Updates released by Apple on Wednesday for the Safari web browser address several security holes, including ones that could lead to arbitrary code execution.
Safari 8.0.6, Safari 7.1.6, and Safari 6.2.6 fix three WebKit memory corruption issues found by Apple’s own security team. The flaws, identified as CVE-2015-1152, CVE-2015-1153 and CVE-2015-1154, can be leveraged by malicious actors to cause applications to crash and possibly even for remote code execution. Apple said it addressed the issues through improved memory handling.
Apple has also fixed a security bug discovered by Rapid7 researcher Joe Vennix, who reported his findings through HP’s Zero Day Initiative. According to Apple’s advisory, Vennix identified a state management issue (CVE-2015-1155) that allowed unprivileged origins to access contents on the file system.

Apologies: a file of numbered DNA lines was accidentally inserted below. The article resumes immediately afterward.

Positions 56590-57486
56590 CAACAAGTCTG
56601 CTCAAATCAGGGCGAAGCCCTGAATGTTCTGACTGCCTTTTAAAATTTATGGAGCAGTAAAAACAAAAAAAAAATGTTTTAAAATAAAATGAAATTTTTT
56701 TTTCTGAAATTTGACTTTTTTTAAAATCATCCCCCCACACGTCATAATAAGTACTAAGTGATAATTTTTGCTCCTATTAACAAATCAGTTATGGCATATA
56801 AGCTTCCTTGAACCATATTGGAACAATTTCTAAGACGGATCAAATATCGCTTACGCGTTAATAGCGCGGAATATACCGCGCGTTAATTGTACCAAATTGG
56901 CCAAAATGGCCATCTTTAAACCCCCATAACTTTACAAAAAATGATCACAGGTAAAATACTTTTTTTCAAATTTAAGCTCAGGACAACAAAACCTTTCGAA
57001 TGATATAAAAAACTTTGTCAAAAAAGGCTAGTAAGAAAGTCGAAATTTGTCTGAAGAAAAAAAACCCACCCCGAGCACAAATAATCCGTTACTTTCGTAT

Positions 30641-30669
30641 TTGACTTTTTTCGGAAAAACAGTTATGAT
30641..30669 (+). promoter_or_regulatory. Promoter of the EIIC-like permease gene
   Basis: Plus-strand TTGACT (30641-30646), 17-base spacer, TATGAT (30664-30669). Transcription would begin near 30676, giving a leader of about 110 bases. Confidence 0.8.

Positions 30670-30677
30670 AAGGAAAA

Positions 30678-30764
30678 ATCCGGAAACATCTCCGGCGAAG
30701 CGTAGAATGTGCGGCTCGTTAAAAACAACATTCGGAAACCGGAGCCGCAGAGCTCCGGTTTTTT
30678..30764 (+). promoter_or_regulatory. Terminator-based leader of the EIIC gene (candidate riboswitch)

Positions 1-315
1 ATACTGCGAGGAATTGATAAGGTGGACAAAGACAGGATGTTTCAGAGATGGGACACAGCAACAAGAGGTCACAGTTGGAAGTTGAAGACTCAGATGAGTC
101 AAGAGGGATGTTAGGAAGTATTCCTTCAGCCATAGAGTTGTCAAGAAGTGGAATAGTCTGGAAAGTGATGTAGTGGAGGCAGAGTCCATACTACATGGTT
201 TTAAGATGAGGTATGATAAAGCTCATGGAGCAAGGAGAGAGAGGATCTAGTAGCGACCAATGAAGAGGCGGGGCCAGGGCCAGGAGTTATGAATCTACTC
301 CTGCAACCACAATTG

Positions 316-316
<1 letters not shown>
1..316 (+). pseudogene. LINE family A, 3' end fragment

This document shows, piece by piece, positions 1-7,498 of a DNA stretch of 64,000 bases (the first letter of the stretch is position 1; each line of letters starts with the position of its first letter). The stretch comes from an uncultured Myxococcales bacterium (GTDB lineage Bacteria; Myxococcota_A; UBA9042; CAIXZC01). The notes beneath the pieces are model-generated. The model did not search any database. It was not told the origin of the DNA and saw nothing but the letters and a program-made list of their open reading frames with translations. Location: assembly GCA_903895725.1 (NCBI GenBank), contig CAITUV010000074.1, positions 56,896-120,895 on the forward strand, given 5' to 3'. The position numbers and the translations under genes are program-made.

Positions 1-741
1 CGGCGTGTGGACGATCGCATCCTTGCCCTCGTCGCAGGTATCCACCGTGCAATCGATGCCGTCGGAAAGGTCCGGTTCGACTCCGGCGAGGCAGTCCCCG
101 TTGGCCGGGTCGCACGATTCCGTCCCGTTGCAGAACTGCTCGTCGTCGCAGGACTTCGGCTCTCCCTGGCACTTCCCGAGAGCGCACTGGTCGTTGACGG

An attacker can exploit this vulnerability to compromise user information on the file system by setting up a malicious website. Apple resolved the bug through improved state management.
The latest versions of Safari also patch a WebKit page loading vulnerability identified by Zachary Durber of Moodle (CVE-2015-1156).
“An issue existed in the handling of the rel attribute in anchor elements. Target objects could get unauthorized access to link objects. This issue was addressed through improved link type adherence,” Apple said in its advisory.
An attacker can exploit the vulnerability for user interface spoofing by tricking victims into clicking on a link.
The updates are available for OS X Mountain Lion v10.8.5, OS X Mavericks v10.9.5, and OS X Yosemite v10.10.3. Users are advised to update their installations as soon as possible.
Last month, Apple attempted to resolve the OS X privilege escalation vulnerability dubbed “rootpipe.” However, researchers have found ways to bypass Apple’s fix.